Planning for a very different UK economic recession

The UK recession ahead is no ordinary downturn.

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Planning for a very different UK economic recession

The UK recession ahead is no ordinary downturn.

With so many unexpected issues arising and causing this event, strong financial planning, savings and even your investments may help you withstand the negative impact.

What is a recession?

By definition, a recession is “a period when the economy of a country is not successful and conditions for business are bad”.

In this instance, it has been a predictable outcome for central banks around the world. This is due to a number of factors such as:

• High energy prices
• Continually elevated inflation
• Rising interest rates
• Global economic weakness

According to The EY ITEM Club Autumn Forecast the UK economy will be in recession until the middle of 2023.

Are the indicators different this time?

Recessions aren’t a new thing in the UK, but a series of events have caused the economic downturn rather than just one thing.

The most significant events have been the zero covid policy in China which re-introduced lockdowns and has led to global supply chain disruptions, which can cause inflation to rise when demand exceeds supply. The inflation problem has been exacerbated by the worst European war since the second world war, with Russia invading Ukraine and the resulting energy crisis which has meant the economy has faced many unpredictable hits this year.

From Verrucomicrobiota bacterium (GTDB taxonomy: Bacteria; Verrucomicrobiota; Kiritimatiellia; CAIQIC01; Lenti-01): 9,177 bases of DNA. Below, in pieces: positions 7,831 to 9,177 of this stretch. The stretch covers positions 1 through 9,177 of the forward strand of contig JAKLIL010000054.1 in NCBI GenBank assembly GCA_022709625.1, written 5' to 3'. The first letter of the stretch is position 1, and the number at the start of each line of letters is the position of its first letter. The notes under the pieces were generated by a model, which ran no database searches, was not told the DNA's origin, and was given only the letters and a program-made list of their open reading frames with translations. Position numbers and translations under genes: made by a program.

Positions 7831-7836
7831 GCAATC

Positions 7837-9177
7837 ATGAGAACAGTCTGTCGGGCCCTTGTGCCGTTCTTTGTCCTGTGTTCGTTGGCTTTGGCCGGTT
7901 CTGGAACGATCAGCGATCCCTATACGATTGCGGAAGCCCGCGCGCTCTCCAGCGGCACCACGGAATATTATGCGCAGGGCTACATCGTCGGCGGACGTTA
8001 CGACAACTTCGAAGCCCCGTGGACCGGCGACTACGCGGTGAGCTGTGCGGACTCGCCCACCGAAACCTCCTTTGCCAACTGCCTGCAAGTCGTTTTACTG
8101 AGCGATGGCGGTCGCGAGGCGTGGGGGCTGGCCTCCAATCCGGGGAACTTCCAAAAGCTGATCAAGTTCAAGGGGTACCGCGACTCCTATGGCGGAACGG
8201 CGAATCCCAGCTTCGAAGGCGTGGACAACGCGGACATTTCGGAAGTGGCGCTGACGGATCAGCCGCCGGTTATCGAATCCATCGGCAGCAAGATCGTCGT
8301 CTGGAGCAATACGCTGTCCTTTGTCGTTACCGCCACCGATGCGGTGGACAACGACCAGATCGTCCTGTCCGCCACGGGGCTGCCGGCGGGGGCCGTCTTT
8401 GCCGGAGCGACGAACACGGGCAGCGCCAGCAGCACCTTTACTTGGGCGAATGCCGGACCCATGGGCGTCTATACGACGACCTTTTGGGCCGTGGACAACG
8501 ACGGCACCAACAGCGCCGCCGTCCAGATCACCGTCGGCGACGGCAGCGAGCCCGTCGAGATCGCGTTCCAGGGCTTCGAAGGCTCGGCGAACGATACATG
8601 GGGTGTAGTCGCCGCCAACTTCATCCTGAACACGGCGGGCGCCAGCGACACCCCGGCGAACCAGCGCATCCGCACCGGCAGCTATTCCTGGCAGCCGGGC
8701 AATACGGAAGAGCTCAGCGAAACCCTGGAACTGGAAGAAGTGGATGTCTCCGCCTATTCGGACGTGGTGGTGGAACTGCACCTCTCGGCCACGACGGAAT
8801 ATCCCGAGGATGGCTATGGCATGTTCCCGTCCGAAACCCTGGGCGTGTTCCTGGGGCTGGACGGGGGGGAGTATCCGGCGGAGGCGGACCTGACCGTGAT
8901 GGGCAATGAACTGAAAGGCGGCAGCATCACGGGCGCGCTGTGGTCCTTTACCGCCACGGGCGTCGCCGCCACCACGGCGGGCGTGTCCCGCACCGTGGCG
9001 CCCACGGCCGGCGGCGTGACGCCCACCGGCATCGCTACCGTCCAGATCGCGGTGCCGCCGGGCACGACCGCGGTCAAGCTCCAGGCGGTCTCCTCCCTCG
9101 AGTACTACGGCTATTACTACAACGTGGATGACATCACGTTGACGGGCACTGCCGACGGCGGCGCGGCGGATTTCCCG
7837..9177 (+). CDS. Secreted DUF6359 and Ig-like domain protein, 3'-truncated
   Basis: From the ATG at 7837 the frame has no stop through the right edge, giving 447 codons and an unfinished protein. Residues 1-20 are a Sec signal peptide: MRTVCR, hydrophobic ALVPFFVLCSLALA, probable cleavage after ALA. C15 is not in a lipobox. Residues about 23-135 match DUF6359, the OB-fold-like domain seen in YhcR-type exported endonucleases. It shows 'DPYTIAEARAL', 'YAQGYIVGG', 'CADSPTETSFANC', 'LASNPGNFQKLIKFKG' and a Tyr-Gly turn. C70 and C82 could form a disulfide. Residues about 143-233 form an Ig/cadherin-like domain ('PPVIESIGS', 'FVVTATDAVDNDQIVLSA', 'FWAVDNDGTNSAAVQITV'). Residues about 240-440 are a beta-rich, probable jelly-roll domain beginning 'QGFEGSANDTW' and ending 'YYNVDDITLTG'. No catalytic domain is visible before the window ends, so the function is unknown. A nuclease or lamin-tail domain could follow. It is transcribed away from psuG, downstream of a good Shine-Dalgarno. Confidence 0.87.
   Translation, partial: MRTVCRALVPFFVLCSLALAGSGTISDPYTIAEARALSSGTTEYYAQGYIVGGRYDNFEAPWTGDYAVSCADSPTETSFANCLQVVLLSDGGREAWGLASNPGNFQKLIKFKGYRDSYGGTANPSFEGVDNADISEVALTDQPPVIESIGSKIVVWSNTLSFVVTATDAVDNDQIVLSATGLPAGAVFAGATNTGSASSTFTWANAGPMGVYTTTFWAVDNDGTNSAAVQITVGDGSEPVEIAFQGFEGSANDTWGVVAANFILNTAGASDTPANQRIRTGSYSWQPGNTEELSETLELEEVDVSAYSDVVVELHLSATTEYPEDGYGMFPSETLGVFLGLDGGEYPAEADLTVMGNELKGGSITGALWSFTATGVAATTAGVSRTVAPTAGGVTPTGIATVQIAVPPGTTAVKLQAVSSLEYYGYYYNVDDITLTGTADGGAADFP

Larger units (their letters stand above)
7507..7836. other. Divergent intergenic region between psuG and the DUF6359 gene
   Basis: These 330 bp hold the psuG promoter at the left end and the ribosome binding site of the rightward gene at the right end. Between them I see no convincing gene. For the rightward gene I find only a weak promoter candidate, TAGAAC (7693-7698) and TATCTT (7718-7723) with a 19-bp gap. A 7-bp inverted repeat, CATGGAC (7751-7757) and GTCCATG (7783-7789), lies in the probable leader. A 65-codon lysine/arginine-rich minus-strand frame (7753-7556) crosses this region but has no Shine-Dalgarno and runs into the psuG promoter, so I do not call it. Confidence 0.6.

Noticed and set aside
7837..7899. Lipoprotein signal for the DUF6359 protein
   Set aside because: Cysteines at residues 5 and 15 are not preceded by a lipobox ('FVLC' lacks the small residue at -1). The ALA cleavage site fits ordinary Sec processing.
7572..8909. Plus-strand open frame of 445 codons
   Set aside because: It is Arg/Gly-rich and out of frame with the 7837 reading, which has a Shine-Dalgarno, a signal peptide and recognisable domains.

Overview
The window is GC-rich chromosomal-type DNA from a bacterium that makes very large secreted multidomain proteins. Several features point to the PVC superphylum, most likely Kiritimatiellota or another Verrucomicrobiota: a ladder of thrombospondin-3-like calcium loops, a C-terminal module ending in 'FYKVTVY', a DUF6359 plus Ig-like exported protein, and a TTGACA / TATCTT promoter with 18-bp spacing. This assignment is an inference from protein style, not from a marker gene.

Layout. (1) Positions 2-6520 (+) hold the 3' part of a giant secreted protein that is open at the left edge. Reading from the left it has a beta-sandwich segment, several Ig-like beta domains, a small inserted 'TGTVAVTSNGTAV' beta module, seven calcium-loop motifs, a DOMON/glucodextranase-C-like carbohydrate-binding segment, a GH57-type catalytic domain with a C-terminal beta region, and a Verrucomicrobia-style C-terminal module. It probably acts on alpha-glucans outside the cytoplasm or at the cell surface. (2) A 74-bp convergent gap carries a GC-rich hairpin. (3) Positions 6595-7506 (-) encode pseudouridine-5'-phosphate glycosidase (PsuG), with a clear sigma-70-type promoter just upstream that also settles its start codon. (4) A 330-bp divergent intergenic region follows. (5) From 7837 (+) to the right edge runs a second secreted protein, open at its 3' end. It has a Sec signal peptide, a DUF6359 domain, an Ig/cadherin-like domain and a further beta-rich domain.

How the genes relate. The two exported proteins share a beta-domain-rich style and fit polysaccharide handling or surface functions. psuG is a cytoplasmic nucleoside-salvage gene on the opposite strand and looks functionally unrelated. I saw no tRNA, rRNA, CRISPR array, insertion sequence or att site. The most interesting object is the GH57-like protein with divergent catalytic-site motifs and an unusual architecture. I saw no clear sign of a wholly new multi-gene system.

The Bank of England’s Monetary Policy Committee has also raised interest rates nine times in a row which hasn’t been done since 1989.

With all of these factors, it may be that the only way to control inflation is to have a recession.

What steps can you take to minimise the impact of any fall out?


The next six months may not be the time to book a luxury holiday or buy a new car. Instead, preparing an emergency fund that’s available throughout tough times can turn your financial situation around and save you from unexpected costs.

Hold fire on pulling the plug on existing investments

A great thing to remember is that your long-term investments do not need to be pulled out in order to minimise risks during a recession.

But, why?

Well, that’s simple. Recessions are temporary hitches in the market and will subside once things level out.

Don’t rush to scrap profitable investments just because there is a temporary downturn.

Reduce any debt

Now that it’s being forecasted that a recession is coming, it’s the perfect time to work on paying off any outstanding debt.

If you have loans or credit cards that require repaying, a little bit of financial planning could get you in a good place to combat the negative effects from a downturn. The first thing to do is pay off your credit card loans.

This may not be possible for large loans such as mortgages, but for those loans that you are able to pay off quickly could allow you to have a better grasp on what your financial situation can handle if the outlook deteriorates further.

Have an alternative source of income

If the recession is hitting your business or place of work, you will need to pick up an additional source of income.

So, why not plan for it in advance?

Whether you sign up as a self-employed freelancer for a bit of extra money on the side or have a couple of viable business ideas ready to go, you will need other options to provide another source of earnings.

In the end, strong financial planning is essential to ensuring that you and your loved ones are prepared for the recession ahead. For more information on financial planning, investments and savings, call us on 01242 399344, or

Stephen Willis

Stephen Willis

Founding Partner
Piercefield Oliver